As petitioner demonstrated in its opening brief (U.S. Br. 22- 25), entries such as the one in this case have been routinely upheld by other courts of appeals. Respondent's attempts to distinguish these conflicting cases are unpersuasive. Frequently, for example, respondent relies on facts, such as the number of occupants and whether any occupant was in the shower or was otherwise "indisposed," that were unknown to the officers at the time they forcibly entered the residence. See Resp. Br. 27-34. That error, in fact, is repeated throughout respondent's brief. See, e.g., id. at 26 ("If Mr. Banks is the sole occupant of an apartment and is actually in the shower when the knock and announcement comes, it is not reasonable, under the Fourth Amendment, to expect he would answer the door stark naked and dripping suds, in 15 to 20 seconds or less."). To the extent that respondent's point is that the mere possibility that an occupant might be in the shower or otherwise indisposed means that officers must routinely wait the period of time necessary for the occupant to, for example, stop the shower, dry off, put on a robe, and answer the door, that argument ignores the fact that such an interval would also allow for the complete destruction of evidence or successful escape. Officers executing a warrant routinely are required to make quick judgments based on reasonable probabilities and without knowing what is going on inside a residence. That is one reason why, as this Court explained in Dalia v. United States, 441 U.S. 238, 257 (1979), "it is generally left to the discretion of the executing officers to determine the details of how best to proceed with the performance of a search authorized by warrant."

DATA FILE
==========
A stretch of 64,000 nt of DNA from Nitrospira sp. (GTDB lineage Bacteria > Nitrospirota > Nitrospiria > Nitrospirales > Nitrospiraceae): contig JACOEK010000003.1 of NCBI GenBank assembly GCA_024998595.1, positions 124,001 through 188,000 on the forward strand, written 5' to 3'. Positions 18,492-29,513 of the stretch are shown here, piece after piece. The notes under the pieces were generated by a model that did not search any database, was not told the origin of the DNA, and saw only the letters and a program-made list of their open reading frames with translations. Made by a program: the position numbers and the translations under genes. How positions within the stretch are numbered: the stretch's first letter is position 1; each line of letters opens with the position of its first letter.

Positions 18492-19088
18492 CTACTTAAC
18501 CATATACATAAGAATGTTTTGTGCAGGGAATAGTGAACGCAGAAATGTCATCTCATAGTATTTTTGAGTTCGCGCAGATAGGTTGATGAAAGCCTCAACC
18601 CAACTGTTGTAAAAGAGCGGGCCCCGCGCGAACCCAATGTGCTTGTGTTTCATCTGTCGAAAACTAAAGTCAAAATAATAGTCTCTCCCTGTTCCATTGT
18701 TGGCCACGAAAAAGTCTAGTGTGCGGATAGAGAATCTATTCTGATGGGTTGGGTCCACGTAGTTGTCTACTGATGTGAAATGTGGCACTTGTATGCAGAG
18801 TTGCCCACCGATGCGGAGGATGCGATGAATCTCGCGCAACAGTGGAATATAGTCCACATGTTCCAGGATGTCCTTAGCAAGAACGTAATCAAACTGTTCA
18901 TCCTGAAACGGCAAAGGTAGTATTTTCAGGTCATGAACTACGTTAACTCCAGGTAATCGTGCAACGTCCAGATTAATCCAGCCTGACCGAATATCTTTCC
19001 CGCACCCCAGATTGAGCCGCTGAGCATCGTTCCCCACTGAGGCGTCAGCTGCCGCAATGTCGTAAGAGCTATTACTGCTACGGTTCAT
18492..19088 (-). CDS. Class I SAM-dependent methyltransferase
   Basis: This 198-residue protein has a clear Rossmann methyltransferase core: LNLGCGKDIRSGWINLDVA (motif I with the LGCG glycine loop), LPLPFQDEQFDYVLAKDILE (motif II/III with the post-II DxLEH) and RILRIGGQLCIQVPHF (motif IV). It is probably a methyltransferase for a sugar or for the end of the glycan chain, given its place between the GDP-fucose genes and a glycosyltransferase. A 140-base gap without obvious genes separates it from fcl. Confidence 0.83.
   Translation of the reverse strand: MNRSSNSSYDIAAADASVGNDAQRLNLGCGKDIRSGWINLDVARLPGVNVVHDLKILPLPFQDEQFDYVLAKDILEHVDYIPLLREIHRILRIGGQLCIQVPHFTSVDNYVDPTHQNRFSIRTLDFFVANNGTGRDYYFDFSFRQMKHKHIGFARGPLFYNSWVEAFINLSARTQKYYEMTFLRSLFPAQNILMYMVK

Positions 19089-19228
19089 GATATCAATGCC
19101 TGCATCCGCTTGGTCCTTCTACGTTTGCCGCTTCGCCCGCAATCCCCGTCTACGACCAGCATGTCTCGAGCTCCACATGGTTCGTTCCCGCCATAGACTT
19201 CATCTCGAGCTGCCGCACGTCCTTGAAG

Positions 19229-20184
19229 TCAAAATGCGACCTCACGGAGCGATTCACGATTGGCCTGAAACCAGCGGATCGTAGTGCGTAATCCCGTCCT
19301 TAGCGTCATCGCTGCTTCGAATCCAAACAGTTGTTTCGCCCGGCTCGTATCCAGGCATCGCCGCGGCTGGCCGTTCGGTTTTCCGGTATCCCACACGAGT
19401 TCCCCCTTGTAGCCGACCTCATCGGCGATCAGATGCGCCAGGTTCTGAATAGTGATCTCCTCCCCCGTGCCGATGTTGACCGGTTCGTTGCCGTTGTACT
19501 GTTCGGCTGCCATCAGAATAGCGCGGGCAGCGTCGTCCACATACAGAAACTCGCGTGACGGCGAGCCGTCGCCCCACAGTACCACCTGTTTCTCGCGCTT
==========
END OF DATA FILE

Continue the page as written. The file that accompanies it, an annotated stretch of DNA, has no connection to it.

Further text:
In any event, there is no doubt that the Ninth Circuit's decision in this case is inconsistent with the decisions of many other courts of appeals. The court below itself has acknowledged that its reasoning in this case is inconsistent with its own precedents and those of several other courts of appeals. Chavez-Miranda, 306 F.3d at 981-982 n.7 ("Banks appears to be a departure from our prior decisions. As noted by the trial court, we have found a 10 to 20 second wait to be reasonable in similar circumstances, albeit when the police heard sounds after the knock and announcement. * * * Several other circuits have upheld similar waits even without noise being heard."). Specifically, in Chavez- Miranda, ibid., the Ninth Circuit noted that its decision in this case conflicted, inter alia, with the First Circuit's decision in United States v. Garcia, 983 F.2d 1160, 1168 (1993), the Fifth Circuit's decision in United States v. Jones, 133 F.3d 358, 361-362, cert. denied, 523 U.S. 1144 (1998), the Eighth Circuit's decision in United States v. Lucht, 18 F.3d 541, 548, 549, cert. denied, 513 U.S. 949 (1994), and the D.C. Circuit's decision in United States v. Spriggs, 996 F.2d 320, 323, cert. denied, 510 U.S. 938 (1993), all of which were discussed in petitioner's opening brief (U.S. Br. 22-25), and all of which respondent unsuccessfully attempts to distinguish on their facts (see Resp. Br. 27-30). In addition, the Sixth Circuit, in upholding the reasonableness of a forced entry 8-10 seconds after the officers knocked and announced their presence, recently rejected the Ninth Circuit's reasoning in this case as "inconsistent with [Sixth Circuit] precedent[s]." United States v. Pennington, 328 F.3d 215, 222 n.4 (2003).